owners in their own fashion; and they, the stork pair and all
their young ones, where were they staying now? The storks
might have been found in the land of Egypt, where the sun's
rays shone forth bright and warm, as it does here at
midsummer. Tamarinds and acacias were in full bloom all over
the country, the crescent of Mahomet glittered brightly from
the cupolas of the mosques, and on the slender pinnacles sat
many of the storks, resting after their long journey. Swarms
of them took divided possession of the nests- nests which lay
close to each other between the venerable columns, and crowded
the arches of temples in forgotten cities. The date and the
palm lifted themselves as a screen or as a sun-shade over
them. The gray pyramids looked like broken shadows in the
clear air and the far-off desert, where the ostrich wheels his
rapid flight, and the lion, with his subtle eyes, gazes at the
marble sphinx which lies half buried in sand. The waters of
the Nile had retreated, and the whole bed of the river was
covered with frogs, which was a most acceptable prospect for
the stork families. The young storks thought their eyes
deceived them, everything around appeared so beautiful.

'It is always like this here, and this is how we live in
our warm country,' said the stork-mamma; and the thought made
the young ones almost beside themselves with pleasure.

'Is there anything more to see?' they asked; 'are we going
farther into the country?'

'There is nothing further for us to see,' answered the
stork-mamma. 'Beyond this delightful region there are immense
forests, where the branches of the trees entwine round each
other, while prickly, creeping plants cover the paths, and
only an elephant could force a passage for himself with his
great feet. The snakes are too large, and the lizards too
lively for us to catch. Then there is the desert; if you went
there, your eyes would soon be full of sand with the lightest
breeze, and if it should blow great guns, you would most
likely find yourself in a sand-drift. Here is the best place
for you, where there are frogs and locusts; here I shall
remain, and so must you.' And so they stayed.

The parents sat in the nest on the slender minaret, and
rested, yet still were busily employed in cleaning and
smoothing their feathers, and in sharpening their beaks
against their red stockings; then they would stretch out their
necks, salute each other, and gravely raise their heads with
the high-polished forehead, and soft, smooth feathers, while
their brown eyes shone with intelligence. The female young
ones strutted about amid the moist rushes, glancing at the
other young storks and making acquaintances, and swallowing a
frog at every third step, or tossing a little snake about with
their beaks, in a way they considered very becoming, and
besides it tasted very good. The young male storks soon began
to quarrel; they struck at each other with their wings, and
pecked with their beaks till the blood came. And in this
manner many of the young ladies and gentlemen were betrothed
to each other: it was, of course, what they wanted, and indeed
what they lived for. Then they returned to a nest, and there
the quarrelling began afresh; for in hot countries people are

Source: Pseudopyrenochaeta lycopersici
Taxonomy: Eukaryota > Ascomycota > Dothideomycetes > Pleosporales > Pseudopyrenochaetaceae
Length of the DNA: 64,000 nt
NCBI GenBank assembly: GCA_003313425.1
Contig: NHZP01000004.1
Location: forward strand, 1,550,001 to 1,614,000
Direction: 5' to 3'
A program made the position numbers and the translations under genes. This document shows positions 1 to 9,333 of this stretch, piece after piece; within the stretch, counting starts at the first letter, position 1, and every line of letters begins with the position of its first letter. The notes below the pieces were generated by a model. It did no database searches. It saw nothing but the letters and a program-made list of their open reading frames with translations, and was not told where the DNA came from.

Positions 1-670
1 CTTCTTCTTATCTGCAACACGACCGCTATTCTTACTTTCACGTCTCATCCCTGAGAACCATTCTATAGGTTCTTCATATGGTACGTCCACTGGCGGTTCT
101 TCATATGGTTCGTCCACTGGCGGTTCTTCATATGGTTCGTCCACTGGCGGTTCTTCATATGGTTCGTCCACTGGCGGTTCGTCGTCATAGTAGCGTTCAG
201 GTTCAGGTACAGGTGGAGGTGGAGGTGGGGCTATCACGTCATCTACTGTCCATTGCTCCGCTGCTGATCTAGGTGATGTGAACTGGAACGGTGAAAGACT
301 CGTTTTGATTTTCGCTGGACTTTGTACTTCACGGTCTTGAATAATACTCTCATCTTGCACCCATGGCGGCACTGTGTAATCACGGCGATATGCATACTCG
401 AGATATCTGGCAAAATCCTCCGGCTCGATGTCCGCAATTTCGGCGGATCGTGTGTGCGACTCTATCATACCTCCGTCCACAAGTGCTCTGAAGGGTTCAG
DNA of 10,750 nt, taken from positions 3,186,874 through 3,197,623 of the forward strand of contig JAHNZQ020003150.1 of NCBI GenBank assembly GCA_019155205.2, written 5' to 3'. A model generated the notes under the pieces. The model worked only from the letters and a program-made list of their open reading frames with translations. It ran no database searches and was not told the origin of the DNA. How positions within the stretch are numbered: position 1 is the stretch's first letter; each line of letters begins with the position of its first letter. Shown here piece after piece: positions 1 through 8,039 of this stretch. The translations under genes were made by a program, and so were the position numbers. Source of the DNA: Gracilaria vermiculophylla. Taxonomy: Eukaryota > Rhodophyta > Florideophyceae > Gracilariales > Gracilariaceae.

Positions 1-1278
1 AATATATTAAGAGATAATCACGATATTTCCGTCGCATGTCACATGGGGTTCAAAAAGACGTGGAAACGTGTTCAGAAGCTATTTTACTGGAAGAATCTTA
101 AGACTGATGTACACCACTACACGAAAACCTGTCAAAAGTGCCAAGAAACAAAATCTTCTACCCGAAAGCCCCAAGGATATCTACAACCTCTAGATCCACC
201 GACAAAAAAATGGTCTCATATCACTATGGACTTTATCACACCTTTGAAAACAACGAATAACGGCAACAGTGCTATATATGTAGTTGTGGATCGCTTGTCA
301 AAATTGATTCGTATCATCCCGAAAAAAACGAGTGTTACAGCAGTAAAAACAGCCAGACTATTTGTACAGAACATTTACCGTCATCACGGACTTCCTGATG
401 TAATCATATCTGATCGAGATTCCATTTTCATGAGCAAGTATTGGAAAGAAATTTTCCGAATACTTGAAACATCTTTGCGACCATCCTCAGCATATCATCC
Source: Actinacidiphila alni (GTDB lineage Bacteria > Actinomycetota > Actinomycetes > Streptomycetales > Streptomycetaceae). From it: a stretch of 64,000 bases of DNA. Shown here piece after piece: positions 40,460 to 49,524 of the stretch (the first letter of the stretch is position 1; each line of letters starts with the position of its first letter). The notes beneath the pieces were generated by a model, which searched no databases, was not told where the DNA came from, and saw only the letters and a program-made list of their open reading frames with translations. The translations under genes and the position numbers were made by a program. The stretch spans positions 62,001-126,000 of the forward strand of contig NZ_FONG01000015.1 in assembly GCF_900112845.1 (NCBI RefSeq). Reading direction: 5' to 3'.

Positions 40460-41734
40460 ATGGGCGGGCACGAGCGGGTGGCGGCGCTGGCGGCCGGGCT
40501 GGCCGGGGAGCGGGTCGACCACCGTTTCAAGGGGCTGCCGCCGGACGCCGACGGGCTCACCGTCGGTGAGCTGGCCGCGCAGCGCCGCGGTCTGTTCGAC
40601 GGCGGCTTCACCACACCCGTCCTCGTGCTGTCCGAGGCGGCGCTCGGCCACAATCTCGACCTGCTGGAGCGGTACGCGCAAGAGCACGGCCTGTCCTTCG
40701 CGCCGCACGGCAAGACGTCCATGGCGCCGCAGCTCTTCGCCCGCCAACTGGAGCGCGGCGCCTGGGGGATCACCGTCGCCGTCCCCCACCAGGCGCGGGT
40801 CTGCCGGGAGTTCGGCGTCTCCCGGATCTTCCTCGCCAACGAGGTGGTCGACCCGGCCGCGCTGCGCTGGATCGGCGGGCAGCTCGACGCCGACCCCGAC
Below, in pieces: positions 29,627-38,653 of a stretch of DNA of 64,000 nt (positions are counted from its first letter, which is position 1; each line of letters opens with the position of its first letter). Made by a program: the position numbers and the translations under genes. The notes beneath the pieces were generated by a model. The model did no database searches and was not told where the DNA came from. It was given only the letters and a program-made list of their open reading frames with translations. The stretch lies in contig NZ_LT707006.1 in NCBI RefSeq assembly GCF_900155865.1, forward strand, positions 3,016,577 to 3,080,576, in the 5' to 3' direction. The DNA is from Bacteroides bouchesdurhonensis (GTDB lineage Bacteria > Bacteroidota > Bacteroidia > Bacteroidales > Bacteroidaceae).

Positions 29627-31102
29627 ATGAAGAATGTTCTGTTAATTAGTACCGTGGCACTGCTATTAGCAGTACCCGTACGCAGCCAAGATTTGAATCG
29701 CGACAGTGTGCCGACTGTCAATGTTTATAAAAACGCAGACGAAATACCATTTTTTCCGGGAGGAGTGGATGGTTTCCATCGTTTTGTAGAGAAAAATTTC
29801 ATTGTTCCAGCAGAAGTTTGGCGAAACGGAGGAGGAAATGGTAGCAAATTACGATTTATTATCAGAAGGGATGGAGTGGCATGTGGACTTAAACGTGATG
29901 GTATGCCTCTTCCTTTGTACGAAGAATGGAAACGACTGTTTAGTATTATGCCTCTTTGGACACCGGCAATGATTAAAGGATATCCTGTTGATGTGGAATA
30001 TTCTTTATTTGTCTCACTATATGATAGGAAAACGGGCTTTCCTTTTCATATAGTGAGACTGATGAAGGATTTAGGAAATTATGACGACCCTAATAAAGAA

almost all violent and passionate. But for all that it was
pleasant, especially for the old people, who watched them with
great joy: all that their young ones did suited them. Every
day here there was sunshine, plenty to eat, and nothing to
think of but pleasure. But in the rich castle of their
Egyptian host, as they called him, pleasure was not to be
found. The rich and mighty lord of the castle lay on his
couch, in the midst of the great hall, with its many colored
walls looking like the centre of a great tulip; but he was
stiff and powerless in all his limbs, and lay stretched out
like a mummy. His family and servants stood round him; he was
not dead, although he could scarcely be said to live. The
healing moor-flower from the north, which was to have been
found and brought to him by her who loved him so well, had not
arrived. His young and beautiful daughter who, in swan's
plumage, had flown over land and seas to the distant north,
had never returned. She is dead, so the two swan-maidens had
said when they came home; and they made up quite a story about
her, and this is what they told,-

'We three flew away together through the air,' said they:
'a hunter caught sight of us, and shot at us with an arrow.
The arrow struck our young friend and sister, and slowly
singing her farewell song she sank down, a dying swan, into
the forest lake. On the shores of the lake, under a spreading
birch-tree, we laid her in the cold earth. We had our revenge;
we bound fire under the wings of a swallow, who had a nest on
the thatched roof of the huntsman. The house took fire, and
burst into flames; the hunter was burnt with the house, and
the light was reflected over the sea as far as the spreading
birch, beneath which we laid her sleeping dust. She will never
return to the land of Egypt.' And then they both wept. And
stork-papa, who heard the story, snapped with his beak so that
it might be heard a long way off.

'Deceit and lies!' cried he; 'I should like to run my beak
deep into their chests.'

'And perhaps break it off,' said the mamma stork, 'then
what a sight you would be. Think first of yourself, and then
of your family; all others are nothing to us.'

'Yes, I know,' said the stork-papa; 'but to-morrow I can
easily place myself on the edge of the open cupola, when the
learned and wise men assemble to consult on the state of the
sick man; perhaps they may come a little nearer to the truth.'
And the learned and wise men assembled together, and talked a
great deal on every point; but the stork could make no sense
out of anything they said; neither were there any good results
from their consultations, either for the sick man, or for his
daughter in the marshy heath. When we listen to what people
say in this world, we shall hear a great deal; but it is an
advantage to know what has been said and done before, when we
listen to a conversation. The stork did, and we know at least
as much as he, the stork.